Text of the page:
Adelaide Therapist & Communication Skills for Leaders

The Power of Setting Boundaries

I had a client explain to me recently they were terrified of saying no to a family member’s requests to help with their ailing parent. It had become a daily part of their life to help with their mother’s appointments, finances and manage her mental and physical health. As you can imagine, it had become incredibly stressful for my client. The worry for her mother’s declining health coupled with the responsibility to be available at all times was playing havoc with her ability to work, look after two young children, manage her own home plus juggle all the other responsibilities that come with being a working mum. And when she said no to cancelling a day’s work to take her mum to a doctor’s appointment, it was met with accusations of selfishness so vitriolic, my client was left wondering if she was not just a terrible daughter but a terrible person. 

This is a common dilemma I see in my therapy room. Family members take client’s emotionally hostage, making demands the client feels unable to say no to, lest they look like they are abandoning a family member. Often the family members accusing clients of this will claim to be disadvantaged in some way and will remind the client they have it easier than them, so they owe it to them to help. This guilt trips my clients into a dysfunctional dynamic that sees the same family members getting their needs met at the cost of others. This behaviour often stems from childhood, when one sibling learns to manipulate the family into seeing them as the victim and will play the family off around them.

‘Make a conscious decision to step out of the drama”

Setting boundaries
Karpman Drama Triangle

Karpman calls this the Drama Triangle, where a victim will encourage a rescuer to repeatedly save them, whether it be by behaving in a helpless way or creating a narrative that always paints them as the innocent. Those family members that feel empathy towards them will take on the role of rescuer, helping in a way that usually means the victim doesn’t have to take responsibility for their behaviour or actions. The third point in the triangle is the perpetrator, a family member who can see what is happening and calls out the victim’s behaviour.  The victim will become defensive and accuse the perpetrator of being selfish or jealous and the rescuer will step in and make excuses for the victim. The roles can swap at any time, and thus a merry-go-round of manipulation, frustration and drama ensues. Karpman explains the way to release yourself from the Drama Triangle is first to notice what it happening, identify the role (or roles) you are playing and make a conscious decision to step out of the drama. This can be done by refusing to rescue or get involved in heated discussions regarding family members.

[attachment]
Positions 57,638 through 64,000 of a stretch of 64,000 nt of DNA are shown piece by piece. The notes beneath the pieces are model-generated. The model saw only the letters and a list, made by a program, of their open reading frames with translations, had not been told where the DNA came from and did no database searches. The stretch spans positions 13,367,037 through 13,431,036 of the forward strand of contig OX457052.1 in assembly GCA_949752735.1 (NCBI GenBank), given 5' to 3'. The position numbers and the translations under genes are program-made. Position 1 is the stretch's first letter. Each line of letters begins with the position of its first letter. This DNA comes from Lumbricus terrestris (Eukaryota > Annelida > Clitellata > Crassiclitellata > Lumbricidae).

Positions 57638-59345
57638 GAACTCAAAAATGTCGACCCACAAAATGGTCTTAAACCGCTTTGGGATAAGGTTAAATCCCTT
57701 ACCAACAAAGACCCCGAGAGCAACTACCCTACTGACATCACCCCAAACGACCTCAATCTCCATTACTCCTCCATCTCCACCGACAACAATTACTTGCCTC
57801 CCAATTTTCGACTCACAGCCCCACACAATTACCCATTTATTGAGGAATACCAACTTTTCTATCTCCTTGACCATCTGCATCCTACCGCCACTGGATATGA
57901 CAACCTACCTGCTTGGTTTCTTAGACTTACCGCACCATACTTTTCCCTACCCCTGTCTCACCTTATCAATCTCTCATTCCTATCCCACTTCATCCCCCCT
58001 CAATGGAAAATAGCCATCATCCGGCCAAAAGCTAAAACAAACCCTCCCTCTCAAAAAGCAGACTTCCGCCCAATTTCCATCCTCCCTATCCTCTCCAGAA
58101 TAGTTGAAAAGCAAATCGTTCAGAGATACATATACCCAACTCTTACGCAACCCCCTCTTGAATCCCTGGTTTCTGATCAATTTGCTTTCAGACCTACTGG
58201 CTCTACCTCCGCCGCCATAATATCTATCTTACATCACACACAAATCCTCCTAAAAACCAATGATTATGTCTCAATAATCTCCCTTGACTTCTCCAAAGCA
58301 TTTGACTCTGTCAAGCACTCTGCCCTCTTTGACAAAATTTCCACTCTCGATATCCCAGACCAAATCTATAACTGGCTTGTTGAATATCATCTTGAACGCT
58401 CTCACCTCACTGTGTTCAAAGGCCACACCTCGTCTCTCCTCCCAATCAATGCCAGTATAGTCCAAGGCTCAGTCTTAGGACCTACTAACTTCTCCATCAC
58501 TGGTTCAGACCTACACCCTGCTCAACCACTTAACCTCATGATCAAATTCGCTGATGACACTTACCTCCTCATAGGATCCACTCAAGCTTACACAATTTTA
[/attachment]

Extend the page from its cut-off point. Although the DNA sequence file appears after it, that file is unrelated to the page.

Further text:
And this is where boundaries are crucial. Many of my clients see saying no or setting limits on the amount of help and support they give family as not just selfish but disloyal. They have been indoctrinated to believe family is everything so saying ‘no’ means you are letting down the people you love. It can seem counterintuitive but setting boundaries can be one of the most loving and caring things you do for your family and yourself.

No one can keep stepping up for family if they are burnt out or if their mental health is at rock bottom. No one can create a loving, compassionate and supportive space when they feel resentful and frustrated. By naming what you can do on a daily or weekly basis means your family knows where your limits are. And if they try to cross your boundary, you can gently but firmly remind them what they are. This can be done in a loving way by making statements such as, ‘I really want to keep helping you take care of (insert name of family member) but in order to make sure I can do that and manage all my other commitments, I can only take (insert name of family member) to appointments on the following days and times.’  

If you receive push back of any kind, stay calm and do not get drawn into debates or arguments of any kind. A further response could be, ‘I’m sorry you feel that way but I’ve made my decision and I feel it’s best for all of us.’ If they insist on arguing, end the conversation and walk away. 

Deciding to change the way you manage family members is never easy. It takes time and practice and will feel uncomfortable at first but the more you can assert your needs, the more you will feel able to manage your anxiety levels. This can leave you feeling calmer and more in control. You may notice you start sleeping better, have more time to look after yourself and you have more patience with the rest of your family. 

Setting boundaries is never about being selfish. It’s about respecting yourself and your family enough to ensure you’re looking after everyone’s best interests. 

The Inspired Mind Counselling Adelaide

Kirrilly Falivene of The Inspired Mind focusses on
helping people overcome People Pleasing so they can
thrive & be their best version of themselves

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